VIENNA, June 16 – Militia officers in Russia’s northern capital reportedly have seized part of a shipment of copies of a new book by Boris Nemtsov and Vladimir Milov, apparently outraged by its sweeping indcitment of Vladimir Putin's rule and possibly setting the stage for similar actions elsewhere around the Russian Federation.
Today, Boris Sharov, a St. Petersburg activist of Yabloko, told Kasparov.ru that the delivery of 100,000 copies of “Putin, Results, Ten Years” had been delayed or possibly blocked for unspecified reasons by the militia, an action Sobkorr.ru described as “the detention of the print run” of the Nemtsov and Milov book (www.sobkorr.ru/news/4C189A4E15....
This came less than 24 hours after the two opposition figures released this 48-page report on the consequences for Russia of Putin’s ten years in power. The authors said that the report had a total print run of one million copies so that people in every region of Russia would have the opportunity to read it (lenta.ru/news/2010/06/14/report/).
Moreover, the report has been posted on a large number of sites and portals – see, for example, Nemtsov’s own posting of his study at www.nemtsov.ru/?id=706211 -- and a sufficient number of search engines have cached copies making it almost impossible to prevent those who want to read it from gaining access.
According to Nemtsov, the new book is “the largest-scale information and enlightenment project of ‘Solidarity’ and of the democratic opposition as a whole during all ten years of Putin’s rule” although it is not Nemtsov and Milov’s first essay on this subject. They earlier released smaller pamphlets on “Putin and Gazprom” and “Putin and the Crisis.”
The pamphlet makes the following eight points about what Putin and his regime have done to Russia and Russians over the last decade, according to a summary provided by Andrey Polunin of “Svobodnaya pressa” (svpressa.ru/politic/article/26417/):
First, the new book says, “corruption has reached catastrophic proportions,” with Russia according to Transparency International now ranked “among the most backward African countries.” Moreover, the two authors suggest, Putin’s associates have benefited from this with many of his oldest friends becoming “dollar billionaires.”
Second, during the Putin years, Nemtsov and Milov say, “Russia has been losing about 500,000 people annually, become of [factors like] extremely low life expectancies, super-high mortality from alcoholism [among working-age men], and a low level [and poor quality] of health care.”
Third, “over the ten years, Russia’s “dependency on the export of raw materials has only increased,” from 44 percent of all exports in 2000 to 65 percent now. Fourth, the country’s road system, never good, has deteriorated further, with construction of new roads having been cut in half because of corruption.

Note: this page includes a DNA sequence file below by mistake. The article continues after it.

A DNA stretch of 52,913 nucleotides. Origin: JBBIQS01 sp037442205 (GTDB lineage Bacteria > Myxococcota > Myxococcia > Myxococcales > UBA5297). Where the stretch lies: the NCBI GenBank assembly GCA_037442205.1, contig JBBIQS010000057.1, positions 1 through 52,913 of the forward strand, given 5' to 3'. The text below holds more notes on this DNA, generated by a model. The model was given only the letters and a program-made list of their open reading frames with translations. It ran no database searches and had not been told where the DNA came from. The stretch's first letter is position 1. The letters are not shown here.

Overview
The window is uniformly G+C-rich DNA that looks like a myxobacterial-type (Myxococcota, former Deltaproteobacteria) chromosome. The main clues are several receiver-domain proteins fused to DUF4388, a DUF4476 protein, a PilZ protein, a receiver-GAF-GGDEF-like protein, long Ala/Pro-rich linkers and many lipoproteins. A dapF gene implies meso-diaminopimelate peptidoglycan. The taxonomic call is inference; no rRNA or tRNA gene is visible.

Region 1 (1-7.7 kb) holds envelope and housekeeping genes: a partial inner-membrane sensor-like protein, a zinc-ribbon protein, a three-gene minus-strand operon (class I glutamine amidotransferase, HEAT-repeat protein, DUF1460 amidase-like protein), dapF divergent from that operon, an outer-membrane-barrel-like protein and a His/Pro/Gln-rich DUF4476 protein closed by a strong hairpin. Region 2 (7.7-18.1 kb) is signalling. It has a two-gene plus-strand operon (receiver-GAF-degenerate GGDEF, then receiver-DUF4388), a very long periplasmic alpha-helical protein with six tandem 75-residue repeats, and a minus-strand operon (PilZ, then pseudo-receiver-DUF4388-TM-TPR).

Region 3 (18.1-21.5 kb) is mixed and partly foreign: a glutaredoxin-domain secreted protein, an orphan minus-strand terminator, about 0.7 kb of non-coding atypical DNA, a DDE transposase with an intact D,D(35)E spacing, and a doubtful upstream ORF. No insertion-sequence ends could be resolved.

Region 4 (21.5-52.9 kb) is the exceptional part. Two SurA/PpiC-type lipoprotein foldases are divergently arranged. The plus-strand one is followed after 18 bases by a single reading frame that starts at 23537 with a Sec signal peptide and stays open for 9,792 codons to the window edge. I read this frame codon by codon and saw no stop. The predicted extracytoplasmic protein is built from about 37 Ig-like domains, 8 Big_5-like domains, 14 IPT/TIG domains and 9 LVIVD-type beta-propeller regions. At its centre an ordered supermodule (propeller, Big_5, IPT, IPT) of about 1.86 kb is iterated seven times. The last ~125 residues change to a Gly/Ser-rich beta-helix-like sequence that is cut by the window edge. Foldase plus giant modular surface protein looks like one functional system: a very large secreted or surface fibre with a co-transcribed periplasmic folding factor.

Fifth, despite Putin’s repeated claims to have pacified the North Caucasus and despite Moscow’s pouring five to six billion US dollars a year into that region, much of which has been stolen by corrupt officials and others, “over the course of ten years, the number of terrorist acts rose more than six times.”
Sixth, social inequality has increased, with the rich getting richer and the poor poorer, especially in the crisis years. Seventh, the book notes that despite budget deficits, the Putin regime has wasted money on things like preparing for the Sochi Olympics and building gas pipelines of various kinds.
And eighth, Nemtsov and Milov conclude, Putin and his cronies have raided the pension fund for their own purposes, leaving Russia’s aging population with few prospects for a dignified retirement. Adding insult to injury, they write, Putin wants to increase their taxes and raise the retirement age.
None of these charges is new, but the decision of Nemtsov and Milov to combine them, their collection of compelling data, and their publishing of this book in an accessible format means that it is quite probable that it will not only attract widespread attention but also spark new debates about Putin.
The former president and current prime minister certainly won’t be pleased. But it is unlikely that he will sue as Yuri Luzhkov did when Nemtsov criticized him. That action backfired on the Moscow mayor. But it is entirely possible that some Putin backers may be ready to act in just the same way the St. Petersburg militia appears already to have done.
St. Petersburg officials try to block distribution of book critical of Putin